Thursday, January 31, 2013

An Addition to the Menagerie by John Matthew Moore

I gushed about artist John Matthew Moore yesterday and a painting I saw at the 2012 DC Design House that I loved. Today, I'm continuing the story.

That painting hadn't been photographed at the Design House, but I knew it would show up on Matthew's website. Once I found it, I showed it to my husband and now I'm sharing it with you.

Meet Bell:

Bell by John Matthew Moore

The digital image obviously doesn't show all the detail, but visiting it in the online gallery made me happy.

Skip to Christmas morning. Marc's gift to me was an envelope.

The message inside said that I was getting the first print of Bell. My reaction had Marc laughing.

Yep, I was so touched that I cried a little bit. Marc had contacted Matthew to make the arrangements.

A few weeks later, I met Matthew at A & D Custom Framing in McLean one morning to see the Bell print and talk about framing options. The last time I was at A & D was when my other John Matthew Moore print, Olivia, was being framed. As promised, my print is #1.

Picking out a frame for Olivia didn't take me long years ago and I found picking a frame for Bell pretty straightforward.  Of course, it helps when the artist himself is pulling the options to consider.

 In the end, we decided that she'd sit on an ivory mat that would match the color on her forehead (the mat in the image above is more creamy and isn't being used).  Matthew has developed his own line of frames and I felt like the options were perfect. Bell's a farm animal, so we decided the more rustic frame above made sense for her. Matthew is going to paint that frame to look similar in color to the frame with the black rosette on it.

Color wise, the finished product will look similar to this next picture, but the frame will be the lower profile frame above.

So the 785 square foot condo is getting another fairly substantial piece of art. I think we have the smallest home of any of Matthew's clients. His work is on more walls of estates in Potomac and Middleburg than on the walls of little condos.

How do you like the newest addition to our menagerie?
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Wednesday, January 30, 2013

On Art, Design Houses, and John Matthew Moore

Four years ago, I wrote about falling in love with a painting I saw at the DC Design House. I walked into a room that Marjory Segal designed and was stopped dead in my tracks. Marjory was in the room that day and I feel badly that the only thing I managed to ask was for the name of the artist who made the painting.  His name was John Matthew Moore.

Room designed by Marjory Segal / Photo from DC Spaces

If you're a long time reader, you know that I was able to eventually able to bring Olivia the sheep home as a print and she's lived happily on my living room wall for years.

Over the years, I've seen John Matthew Moore's work here and there. I don't think a year has gone by that I didn't see his work (or Matthew himself) at the DC Design House. Two years ago, Lauren Liess used an amazing piece of Matthew's in her room at the house. You might have seen this room featured in Better Homes & Gardens last year.

This past year, Matthew took over a space of his own in the design house. When I heard this, I assumed he'd do some sort of gallery space. Nope. He took over the foyer...and a couple stories of stairwells and hallways that connected to it. Check out these before images by Charlottesville's Robert Radifera:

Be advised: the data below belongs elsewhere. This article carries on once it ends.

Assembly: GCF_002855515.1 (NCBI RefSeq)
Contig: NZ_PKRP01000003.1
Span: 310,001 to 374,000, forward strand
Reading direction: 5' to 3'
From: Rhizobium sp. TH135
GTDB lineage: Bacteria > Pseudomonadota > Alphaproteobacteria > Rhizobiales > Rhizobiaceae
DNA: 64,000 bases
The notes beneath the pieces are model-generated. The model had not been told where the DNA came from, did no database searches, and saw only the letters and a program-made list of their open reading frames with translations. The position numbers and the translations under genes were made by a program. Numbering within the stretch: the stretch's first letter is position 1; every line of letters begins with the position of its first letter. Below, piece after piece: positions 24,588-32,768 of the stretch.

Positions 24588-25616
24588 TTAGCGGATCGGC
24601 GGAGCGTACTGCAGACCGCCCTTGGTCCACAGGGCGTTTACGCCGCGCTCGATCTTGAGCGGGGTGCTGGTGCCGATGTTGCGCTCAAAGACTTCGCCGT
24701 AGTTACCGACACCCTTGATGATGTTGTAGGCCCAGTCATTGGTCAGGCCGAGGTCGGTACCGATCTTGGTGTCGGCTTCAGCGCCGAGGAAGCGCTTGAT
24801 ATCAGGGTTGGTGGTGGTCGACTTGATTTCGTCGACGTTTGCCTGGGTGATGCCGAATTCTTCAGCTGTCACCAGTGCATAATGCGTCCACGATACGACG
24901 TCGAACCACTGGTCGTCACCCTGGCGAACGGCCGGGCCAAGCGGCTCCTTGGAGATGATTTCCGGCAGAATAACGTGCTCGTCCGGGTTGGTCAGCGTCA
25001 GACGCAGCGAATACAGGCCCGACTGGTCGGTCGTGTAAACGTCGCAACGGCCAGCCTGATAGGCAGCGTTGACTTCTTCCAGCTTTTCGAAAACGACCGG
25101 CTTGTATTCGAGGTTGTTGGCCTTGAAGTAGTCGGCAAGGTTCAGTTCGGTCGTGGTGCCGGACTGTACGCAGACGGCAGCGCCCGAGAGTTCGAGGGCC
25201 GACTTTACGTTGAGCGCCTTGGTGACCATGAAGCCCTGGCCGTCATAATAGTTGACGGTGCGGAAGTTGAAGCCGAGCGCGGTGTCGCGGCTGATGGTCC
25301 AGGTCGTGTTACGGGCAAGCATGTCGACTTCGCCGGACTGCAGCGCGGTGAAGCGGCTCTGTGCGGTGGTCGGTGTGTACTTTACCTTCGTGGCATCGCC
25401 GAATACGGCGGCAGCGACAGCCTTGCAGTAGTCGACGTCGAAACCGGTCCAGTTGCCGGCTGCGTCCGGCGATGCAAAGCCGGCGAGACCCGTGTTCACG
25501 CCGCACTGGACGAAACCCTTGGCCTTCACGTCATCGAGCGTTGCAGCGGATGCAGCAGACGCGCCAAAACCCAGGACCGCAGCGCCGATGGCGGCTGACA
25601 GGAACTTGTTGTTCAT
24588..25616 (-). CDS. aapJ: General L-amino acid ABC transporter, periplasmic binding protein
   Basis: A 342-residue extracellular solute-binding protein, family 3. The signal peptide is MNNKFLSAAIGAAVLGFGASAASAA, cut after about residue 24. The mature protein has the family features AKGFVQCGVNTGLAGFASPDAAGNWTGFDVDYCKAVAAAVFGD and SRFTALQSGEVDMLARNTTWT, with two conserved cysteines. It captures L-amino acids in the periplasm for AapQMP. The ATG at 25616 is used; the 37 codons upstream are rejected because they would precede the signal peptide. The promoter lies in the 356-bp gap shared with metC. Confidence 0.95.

I remember thinking "good luck with that!" But the end result was pretty amazing.

 Super wow.

The light fixture was amazing. Check out the before and after:

What happened to me when I saw Olivia the first time happened again. I saw something that delighted me so much that I had to have it. The thing is that it didn't get photographed! It was hanging at the top of some stairs in one of those hallways that Matthew took on in addition to the foyer. I'm scoured the web and even sent a message to Robert Radifera trying to track her down. If the Design House volunteers hadn't been so militant this year, I might have had just an iphone photo to share.

I knew she had to show up on Matthew's website eventually...

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Monday, January 28, 2013

The Menagerie Grows!

Last week, I showed you around Sisters Unique, a great home store in Newport News, VA. Among the many things I admired during my last visit were some ceramic deer head vases.  Some of the vases mounted on the wall and others were for the table top.  I thought the wall mount ones were kind of funny, especially with twigs coming out of their holes as antlers.

 It turns out that while I was wandering around the store taking pictures, my mother-in-law was buying one of the deer heads for me. Her office was nearby, so she must have made arrangements to pick it up another day.

Right after Christmas, Cookie Doe (I know a doe doesn't have antlers, but Marc came up with that name and it stuck) went up on the wall over our TV.

Even though it was after Christmas, I decided to deck Cookie out with some ornaments.

I thought a little color might look nice, so I added the ornament wreath I made a few years ago using Eddie Ross' tutorial.

 Cookie's back to just having twig antlers right now. Marc's already asking if I'm going to do something to her for every holiday, though. I have a few ideas in the works.

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Friday, January 25, 2013

How Small Would You Live? Making Room in NYC

How big is your current home?  How small do you think you could live?

My local NBC affiliate picked this piece up from WNBC last night and I had to share it. Last July, NYC major Michael Bloomburg announced a competition to design "micro-housing" called adAPT. Construction on the winning design will begin in Kipps Bay later this year.